Local view: There are easy fixes for childhood obesityOnce again we are celebrating far too early. In a rush to claim victory over childhood obesity, Bloomberg News ran an editorial embellishing a slight gain in a desperate situation. (The editorial was published on the News Tribune Opinion page on Aug. 12 under the headline, “How to capitalize on first victory in child obesity fight”.)
By: Roxanne R. Wilmes, for the News Tribune
Once again we are celebrating far too early. In a rush to claim victory over childhood obesity, Bloomberg News ran an editorial embellishing a slight gain in a desperate situation. (The editorial was published on the News Tribune Opinion page on Aug. 12 under the headline, “How to capitalize on first victory in child obesity fight”.)
Having some doubts on the figures quoted, I turned to the actual Centers for Disease Control and Prevention study.
While obesity rates have fallen by more than 1 percent in six states, 21 states and territories had no significant change and three states saw obesity rates increase — information that was absent from the Bloomberg editorial. Also omitted was that 10 states did not contribute to the study because of inconsistent data or changes in the methodology of collecting the data, which could have skewed the results.
Bloomberg’s suggestion to further reduce childhood obesity — more government regulation — was no surprise. After all, the news organization’s founder, now-Mayor Michael Bloomberg, was the driving force behind the attempted bans on large sodas and sweetened beverages in his New York City. His answer to the obesity problem was eliminating television advertising of consumables that did not fall under the government’s Dietary Guidelines for Americans.
For the first time ever we are looking at a generation whose life expectancy is likely to be shorter than their parents’. If that doesn’t get your attention it should. It’s not hard to see what’s gone wrong, but the remedy may be a bitter pill for many to swallow. Boomers and Generation X grew up watching Saturday morning cartoons, complete with commercials for toys and sweets. We begged for what we saw, as children do today. The difference was our parents weren’t afraid to say no.
Television time was limited, a treat which could be easily taken away for punishment. We savored those morning hours until our parents kicked us out the door to play.
That is another obvious contributor to the obesity epidemic: lack of physical play. Instead of getting outside to burn off sugary treats, a generation of zombies is being raised barely capable of human interaction without an electronic device. If you don’t think that’s true, hand any phone-sized object to a toddler; it immediately will become a piece of technology.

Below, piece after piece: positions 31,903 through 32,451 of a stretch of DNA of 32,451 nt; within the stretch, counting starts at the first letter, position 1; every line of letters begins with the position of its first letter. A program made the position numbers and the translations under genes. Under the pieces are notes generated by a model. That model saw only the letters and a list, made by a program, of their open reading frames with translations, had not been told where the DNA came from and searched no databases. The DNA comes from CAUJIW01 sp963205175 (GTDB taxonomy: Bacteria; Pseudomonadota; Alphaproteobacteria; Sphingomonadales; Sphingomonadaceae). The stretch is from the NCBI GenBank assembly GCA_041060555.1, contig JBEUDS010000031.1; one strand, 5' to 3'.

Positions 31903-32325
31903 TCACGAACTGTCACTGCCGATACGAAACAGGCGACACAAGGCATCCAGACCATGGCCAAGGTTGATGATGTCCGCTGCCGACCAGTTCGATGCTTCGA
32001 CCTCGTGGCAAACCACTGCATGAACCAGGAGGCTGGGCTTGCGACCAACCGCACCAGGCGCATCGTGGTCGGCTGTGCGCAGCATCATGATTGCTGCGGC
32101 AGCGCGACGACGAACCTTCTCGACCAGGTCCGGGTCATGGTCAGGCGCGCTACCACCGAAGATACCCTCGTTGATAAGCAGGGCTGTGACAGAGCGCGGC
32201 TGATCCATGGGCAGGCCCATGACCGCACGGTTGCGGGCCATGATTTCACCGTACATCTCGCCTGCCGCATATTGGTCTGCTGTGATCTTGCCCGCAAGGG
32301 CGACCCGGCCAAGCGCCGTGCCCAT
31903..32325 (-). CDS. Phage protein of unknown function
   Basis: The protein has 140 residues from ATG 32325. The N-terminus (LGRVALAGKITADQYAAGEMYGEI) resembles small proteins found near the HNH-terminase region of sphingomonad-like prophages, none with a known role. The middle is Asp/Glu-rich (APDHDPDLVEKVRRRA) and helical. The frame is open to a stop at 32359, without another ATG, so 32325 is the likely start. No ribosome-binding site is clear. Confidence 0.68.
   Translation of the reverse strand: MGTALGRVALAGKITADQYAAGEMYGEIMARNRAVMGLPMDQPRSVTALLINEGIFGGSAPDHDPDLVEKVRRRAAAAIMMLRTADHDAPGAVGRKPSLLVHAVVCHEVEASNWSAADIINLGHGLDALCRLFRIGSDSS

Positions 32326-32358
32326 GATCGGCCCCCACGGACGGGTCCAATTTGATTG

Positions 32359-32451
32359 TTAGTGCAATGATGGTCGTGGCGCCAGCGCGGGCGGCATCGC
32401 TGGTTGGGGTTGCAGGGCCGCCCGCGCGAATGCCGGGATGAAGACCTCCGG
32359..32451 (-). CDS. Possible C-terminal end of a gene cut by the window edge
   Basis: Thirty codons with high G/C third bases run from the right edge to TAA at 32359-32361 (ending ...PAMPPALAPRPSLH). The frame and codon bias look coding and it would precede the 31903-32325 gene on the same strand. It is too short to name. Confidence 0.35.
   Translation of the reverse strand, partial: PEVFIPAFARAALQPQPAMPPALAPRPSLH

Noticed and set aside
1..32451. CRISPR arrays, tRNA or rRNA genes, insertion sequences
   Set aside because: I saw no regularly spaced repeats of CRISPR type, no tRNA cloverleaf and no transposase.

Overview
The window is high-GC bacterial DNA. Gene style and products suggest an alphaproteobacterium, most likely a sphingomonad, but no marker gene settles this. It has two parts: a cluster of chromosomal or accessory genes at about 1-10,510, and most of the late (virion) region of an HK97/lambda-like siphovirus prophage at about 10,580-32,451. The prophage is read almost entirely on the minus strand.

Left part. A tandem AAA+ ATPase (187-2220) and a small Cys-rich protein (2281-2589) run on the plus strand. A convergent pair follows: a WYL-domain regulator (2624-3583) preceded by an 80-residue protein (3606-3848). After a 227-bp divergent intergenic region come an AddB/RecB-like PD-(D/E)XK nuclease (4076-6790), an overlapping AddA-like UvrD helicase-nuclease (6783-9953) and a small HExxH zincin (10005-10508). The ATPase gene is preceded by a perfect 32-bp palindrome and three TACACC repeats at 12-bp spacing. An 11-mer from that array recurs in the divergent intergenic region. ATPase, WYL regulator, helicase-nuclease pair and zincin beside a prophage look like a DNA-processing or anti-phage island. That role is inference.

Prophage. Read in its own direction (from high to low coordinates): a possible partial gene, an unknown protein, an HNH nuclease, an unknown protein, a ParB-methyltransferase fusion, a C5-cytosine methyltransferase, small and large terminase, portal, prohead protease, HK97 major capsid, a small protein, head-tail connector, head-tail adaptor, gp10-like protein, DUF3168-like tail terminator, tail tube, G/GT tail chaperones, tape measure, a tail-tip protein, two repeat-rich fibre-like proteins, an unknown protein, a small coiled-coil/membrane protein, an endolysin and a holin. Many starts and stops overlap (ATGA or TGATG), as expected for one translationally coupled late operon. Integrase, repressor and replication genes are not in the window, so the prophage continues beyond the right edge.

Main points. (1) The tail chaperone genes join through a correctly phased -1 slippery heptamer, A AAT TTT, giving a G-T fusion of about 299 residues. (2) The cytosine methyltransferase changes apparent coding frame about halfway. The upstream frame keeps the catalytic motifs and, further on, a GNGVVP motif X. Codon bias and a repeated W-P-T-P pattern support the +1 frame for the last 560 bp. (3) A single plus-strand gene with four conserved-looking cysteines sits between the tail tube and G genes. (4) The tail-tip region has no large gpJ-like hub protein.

If the government really wants to get involved in fighting obesity, it can start with the easy stuff, like kicking restaurants out of school cafeterias. That’s right, I said easy, not popular. It doesn’t take a genius to figure out what is going to happen when a child eats pan pizza and fries every day. Go back to the old lunch line where good and healthy choices could be offered in properly dispensed portions and served with milk or water.
And if the government really wanted to get crazy, it could stop spending all its education money on buildings and fancy extras; schools don’t need to look like shopping malls. Hire more teachers instead and expand the school day so physical education is a priority. Teach kids about food: where it comes from, how to prepare it and what is healthy. These are things every child should be taught at home and at school.
The CDC study shows a link between lower incomes and obesity. When properly educated about nutrition, people can learn to eat healthful food on a budget. Time and money should not be an issue if one plans ahead. Perhaps the government could change the frequency of assistance disbursements, allowing more fresh produce to be purchased.
With a little hard work we can reverse the obesity epidemic afflicting our children, and that would be something to celebrate.
Roxanne R. Wilmes of Duluth is vice president of marketing and social media for Fresh Air Lodging, holds degrees in political science and city planning, has worked on political campaigns for 27 years, served two terms on the News Tribune editorial board, and is a past precinct chairwoman and delegate for the Republican Party.